New leaks have suggested something interesting about the incoming console generation. According to data recently compiled by Digital Foundry, the next-gen Xbox Series X will be 1.3 times as powerful as the PlayStation 5. This would obviously destroy rumors that the PS5 would be “the world’s most powerful console.”
While still unconfirmed, this information paints an interesting picture of what we can expect from our future consoles. But it doesn’t indicate how successful any of the consoles are actually going to be. Not at all.
It might seem counter-intuitive, but power doesn’t equal a better gaming experience.
Video game consoles have a long history of succeeding – and failing – due to factors other than raw power. In almost every single previous console generation, the strongest console has not been the most powerful.
The PlayStation totally beat the pants off of the Nintendo 64, despite Nintendo’s machine being almost three times as powerful.
The original Xbox and GameCube were both more powerful than the PlayStation 2, but they both got left in the dust when comparing sales.
Even the tricked-out PlayStation 3 couldn’t rival the might of the Xbox 360, despite being more powerful in almost every single way.
The mountain of evidence is staggering. It suggests that a high-power machine is the least important factor in predicting a console’s success. Instead, things such as price and software library diversity have been the deciding factor in console sales.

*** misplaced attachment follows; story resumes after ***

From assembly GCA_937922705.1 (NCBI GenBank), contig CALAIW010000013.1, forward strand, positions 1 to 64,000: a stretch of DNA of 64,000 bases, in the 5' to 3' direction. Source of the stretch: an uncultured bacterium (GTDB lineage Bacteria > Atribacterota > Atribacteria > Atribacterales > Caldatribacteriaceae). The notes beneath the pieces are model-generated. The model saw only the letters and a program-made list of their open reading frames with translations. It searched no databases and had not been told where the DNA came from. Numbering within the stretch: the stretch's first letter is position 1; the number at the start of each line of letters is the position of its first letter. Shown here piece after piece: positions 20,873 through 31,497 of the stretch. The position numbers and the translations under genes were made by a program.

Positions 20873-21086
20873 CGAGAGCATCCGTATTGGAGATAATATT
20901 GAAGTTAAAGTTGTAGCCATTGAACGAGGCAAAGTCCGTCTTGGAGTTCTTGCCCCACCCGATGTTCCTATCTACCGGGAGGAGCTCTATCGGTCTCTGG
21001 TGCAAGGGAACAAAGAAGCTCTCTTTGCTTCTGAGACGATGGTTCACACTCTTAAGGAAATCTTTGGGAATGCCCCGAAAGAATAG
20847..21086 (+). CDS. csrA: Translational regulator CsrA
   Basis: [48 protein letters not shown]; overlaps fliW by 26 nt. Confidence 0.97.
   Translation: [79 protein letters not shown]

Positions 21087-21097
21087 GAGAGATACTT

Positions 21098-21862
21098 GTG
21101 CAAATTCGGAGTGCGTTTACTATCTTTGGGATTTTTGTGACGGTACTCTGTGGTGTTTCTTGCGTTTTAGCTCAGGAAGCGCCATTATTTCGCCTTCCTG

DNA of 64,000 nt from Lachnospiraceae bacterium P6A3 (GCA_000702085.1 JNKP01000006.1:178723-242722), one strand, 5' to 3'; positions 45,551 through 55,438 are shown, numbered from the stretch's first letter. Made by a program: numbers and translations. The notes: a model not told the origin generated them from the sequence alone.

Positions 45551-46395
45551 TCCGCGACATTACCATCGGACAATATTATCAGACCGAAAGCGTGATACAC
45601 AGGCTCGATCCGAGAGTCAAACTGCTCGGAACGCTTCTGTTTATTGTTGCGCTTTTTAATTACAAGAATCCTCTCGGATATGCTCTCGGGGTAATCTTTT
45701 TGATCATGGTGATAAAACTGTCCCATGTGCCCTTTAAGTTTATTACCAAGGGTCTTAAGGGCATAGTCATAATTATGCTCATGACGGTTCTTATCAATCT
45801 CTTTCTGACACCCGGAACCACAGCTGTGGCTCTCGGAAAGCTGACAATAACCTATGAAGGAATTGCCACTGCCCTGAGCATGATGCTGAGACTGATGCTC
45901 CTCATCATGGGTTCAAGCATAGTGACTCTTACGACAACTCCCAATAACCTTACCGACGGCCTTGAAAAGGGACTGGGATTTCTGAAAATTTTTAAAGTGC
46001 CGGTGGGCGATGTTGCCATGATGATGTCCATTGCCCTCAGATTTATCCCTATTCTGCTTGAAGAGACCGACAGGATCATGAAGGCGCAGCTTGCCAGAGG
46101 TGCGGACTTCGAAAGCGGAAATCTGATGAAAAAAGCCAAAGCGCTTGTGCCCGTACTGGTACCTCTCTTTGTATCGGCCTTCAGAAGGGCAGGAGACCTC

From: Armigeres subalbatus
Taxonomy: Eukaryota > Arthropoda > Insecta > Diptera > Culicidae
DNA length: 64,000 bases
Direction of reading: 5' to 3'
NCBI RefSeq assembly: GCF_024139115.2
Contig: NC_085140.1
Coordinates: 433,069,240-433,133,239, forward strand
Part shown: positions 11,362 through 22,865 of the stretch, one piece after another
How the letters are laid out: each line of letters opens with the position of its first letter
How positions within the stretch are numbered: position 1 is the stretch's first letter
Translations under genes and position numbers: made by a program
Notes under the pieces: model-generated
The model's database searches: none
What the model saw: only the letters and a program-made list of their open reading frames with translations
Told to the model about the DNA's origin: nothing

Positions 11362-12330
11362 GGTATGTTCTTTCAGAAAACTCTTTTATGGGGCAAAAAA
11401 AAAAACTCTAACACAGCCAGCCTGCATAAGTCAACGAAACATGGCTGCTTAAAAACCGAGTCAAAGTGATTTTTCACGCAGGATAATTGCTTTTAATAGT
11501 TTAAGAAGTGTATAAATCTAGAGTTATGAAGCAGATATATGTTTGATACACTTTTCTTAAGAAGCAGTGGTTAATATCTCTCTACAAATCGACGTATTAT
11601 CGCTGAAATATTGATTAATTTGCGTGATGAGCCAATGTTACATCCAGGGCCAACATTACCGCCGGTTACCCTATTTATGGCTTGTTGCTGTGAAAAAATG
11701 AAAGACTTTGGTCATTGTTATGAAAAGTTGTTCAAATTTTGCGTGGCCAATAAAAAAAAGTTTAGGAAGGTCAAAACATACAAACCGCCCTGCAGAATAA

So the battle between the Xbox Series X and the PS5 is very much undecided.
Once the consoles have been released and have a steady library of games backing them up, we’ll be able to get a more accurate picture of how the next generation will play out.
It could be that Sony’s strong first-party titles will hand them the win. But Microsoft has been acquiring studios left, right, and center. They’re almost certain to come out with some insanely strong exclusives for their next generation.
The truth is that it’s not at all easy to predict a “winner” of the next console generation right now. We may not even know the true victor until years after the Series X and PS5 launch.
While it seems easy to look at hardware specs and make assumptions, you should always bear in mind that raw processing power doesn’t make a console great. If it did, the Sega Dreamcast would have got the love it deserved.
Last modified: January 22, 2020 11:40 PM UTC